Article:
Our bodies thrive off food. So what if there was a way we could give our bodies more of what they want while still keeping our slimmed-down shape? Pssst… there is…

How often are we told that in order to slim down we must cut calories and increase exercise? Well, while this fact is true 90 percent of the time, it is not the only way to stay trim.

Many times, we continue to diet well past what our bodies can handle, causing a plateau or no progress. So, we decide to slash more calories or up to our exercise routine… but still nothing. Nada. Zip. Zero progress.

It’s times like these that call for a Reverse Diet.

Understanding Reverse Dieting

You may have heard this buzzword flying around a lot lately. But what exactly does it mean? A Reverse Diet is the process of slowly going from a low-calorie (or dieting) state back to maintenance calories. If you have recently finished a diet cycle, aren’t seeing any more results, or accidentally under-eating, a Reverse Diet is for you.

Reverse dieting is basically the opposite of dieting. During a diet, calories are slowly reduced over time to elicit fat loss. The body no longer stores excess food during a diet. However, with a Reverse Diet, calories are slowly increased back to maintenance, or an adequate intake to keep the body running optimally.

To clarify, bodies don’t run optimally during a cutting/diet phase. And if you continue to eat low calories beyond 12- 16+ weeks, you’ll likely force your metabolism to a screeching halt. This is known as Metabolic Adaptation.

Also known as an extreme plateau, we may no longer see fat loss on low calories if we are metabolically adapted. After dieting for a while, slowly dial-up to maintenance calories to avoid Metabolic Adaptation and let the body restore health.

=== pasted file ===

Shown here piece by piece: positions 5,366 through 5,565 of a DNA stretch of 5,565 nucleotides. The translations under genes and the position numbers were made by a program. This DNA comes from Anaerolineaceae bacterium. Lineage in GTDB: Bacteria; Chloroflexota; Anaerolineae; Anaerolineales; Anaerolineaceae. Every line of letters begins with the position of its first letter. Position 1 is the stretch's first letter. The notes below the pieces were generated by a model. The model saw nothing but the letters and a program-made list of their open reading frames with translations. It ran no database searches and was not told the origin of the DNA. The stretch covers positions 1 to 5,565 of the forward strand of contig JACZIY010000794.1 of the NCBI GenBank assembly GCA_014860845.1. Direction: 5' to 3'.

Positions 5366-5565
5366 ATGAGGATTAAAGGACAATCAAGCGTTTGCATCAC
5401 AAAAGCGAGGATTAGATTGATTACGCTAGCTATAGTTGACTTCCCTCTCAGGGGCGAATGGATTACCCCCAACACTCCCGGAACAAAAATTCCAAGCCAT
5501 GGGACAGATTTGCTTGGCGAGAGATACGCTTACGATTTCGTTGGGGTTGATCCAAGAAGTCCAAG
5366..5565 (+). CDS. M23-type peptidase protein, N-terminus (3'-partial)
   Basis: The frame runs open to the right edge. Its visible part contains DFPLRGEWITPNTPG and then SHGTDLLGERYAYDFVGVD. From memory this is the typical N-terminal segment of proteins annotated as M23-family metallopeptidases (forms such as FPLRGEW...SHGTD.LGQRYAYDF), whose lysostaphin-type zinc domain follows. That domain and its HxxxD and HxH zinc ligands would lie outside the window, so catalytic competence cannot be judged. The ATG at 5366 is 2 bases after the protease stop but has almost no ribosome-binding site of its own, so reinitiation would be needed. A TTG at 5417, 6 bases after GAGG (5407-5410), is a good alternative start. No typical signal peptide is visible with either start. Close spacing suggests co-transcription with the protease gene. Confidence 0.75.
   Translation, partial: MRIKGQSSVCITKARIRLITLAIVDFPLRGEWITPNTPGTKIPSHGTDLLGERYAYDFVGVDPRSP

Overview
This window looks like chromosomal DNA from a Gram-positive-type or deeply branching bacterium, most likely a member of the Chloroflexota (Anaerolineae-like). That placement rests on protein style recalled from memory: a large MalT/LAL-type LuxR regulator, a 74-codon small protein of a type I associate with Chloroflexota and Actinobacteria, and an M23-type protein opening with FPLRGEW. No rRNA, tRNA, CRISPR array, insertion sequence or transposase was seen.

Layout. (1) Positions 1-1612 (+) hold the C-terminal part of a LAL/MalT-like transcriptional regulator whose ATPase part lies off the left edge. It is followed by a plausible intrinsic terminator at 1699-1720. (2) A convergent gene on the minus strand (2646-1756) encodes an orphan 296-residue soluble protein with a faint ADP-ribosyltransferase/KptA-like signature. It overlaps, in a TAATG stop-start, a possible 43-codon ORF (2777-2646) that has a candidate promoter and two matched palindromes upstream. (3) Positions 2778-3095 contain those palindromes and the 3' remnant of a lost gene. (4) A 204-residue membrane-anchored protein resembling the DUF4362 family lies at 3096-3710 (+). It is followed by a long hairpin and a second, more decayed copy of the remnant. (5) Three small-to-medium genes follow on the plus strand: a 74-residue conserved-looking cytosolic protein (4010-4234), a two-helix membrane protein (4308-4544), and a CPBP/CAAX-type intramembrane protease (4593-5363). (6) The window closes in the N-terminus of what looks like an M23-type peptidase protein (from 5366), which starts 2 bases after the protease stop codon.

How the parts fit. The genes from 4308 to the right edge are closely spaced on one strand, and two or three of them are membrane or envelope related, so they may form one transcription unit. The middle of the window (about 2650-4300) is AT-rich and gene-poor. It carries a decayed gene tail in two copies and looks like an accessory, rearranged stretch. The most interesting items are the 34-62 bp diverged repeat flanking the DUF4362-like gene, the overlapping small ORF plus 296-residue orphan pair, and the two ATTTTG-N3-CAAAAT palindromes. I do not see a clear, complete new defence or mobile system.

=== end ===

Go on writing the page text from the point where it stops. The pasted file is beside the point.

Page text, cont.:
How to Reverse Diet

Before you can begin a Reverse Diet, it’s important to know where you are at. Take 1-2 weeks to track your current calorie intake, using a log like Cronometer or MyFitnessPal. Once you know where you’re at, it’s time to figure out where you need to be.

While both Cronomete and MyFitnessPal will calculate your calories, here’s a quick tool to help calculate your maintenance calories: https://www.mindpumpmedia.com/macronutrient-calculator.

If you’re nowhere near maintenance, consider starting with a 20% increase in calories. Then slowly increase by about 100 calories every 2-3 weeks. As you get closer to the estimated maintenance calories, the more conservative you will want to be to avoid gaining excess body fat. Consider only adding about 50 calories every 2-3 weeks at this point. For example:

  • Current Average Calories: 1,000 calories per day
  • Estimated Maintenance Calories: 2,000 – 2,200 calories per day

For this Reverse Diet, focus on hitting protein and calorie goals first. Let fats and carbs fall where they may filling in the rest of your calories after protein.

  • Jan 1st: 20% increase from 1,000 calories = 1,200 calories
  • Jan 15th: +100 calories = 1,300 calories
  • Feb 1st: +100 calories = 1,400 calories
  • Feb 15th: +100 calories = 1,500 calories
  • March 1st: +100 calories = 1,600 calories
  • March 15th: +100 calories = 1,700 calories
  • April 1st: +100 calories = 1,800 calories
  • April 15th: +100 calories = 1,900 calories
  • May 1st: +50 calories = 1,950 calories

…and so on.

A reverse might only take 3-6 months, but it could take as long as 12-18+ months. It took a while to drop weight by cutting calories, and it may take twice as long to earn all those calories again. But it will be well worth it!

As well, understand you shouldn’t instantly drop calories again once you’ve completed a reverse. Spend a minimum of 3-6 months (if not more) at maintenance before worrying about changing up your food goals and intake. This will ensure your body feels safe and comfortable enough to drop weight again.

**Just because it’s “time” to consider an adjustment doesn’t mean you have to. There is literally no such thing as “too slow”  — If the scale or body comp is bouncing around, feel free to hang tight an extra week or two.**

What to Expect on a Reverse Diet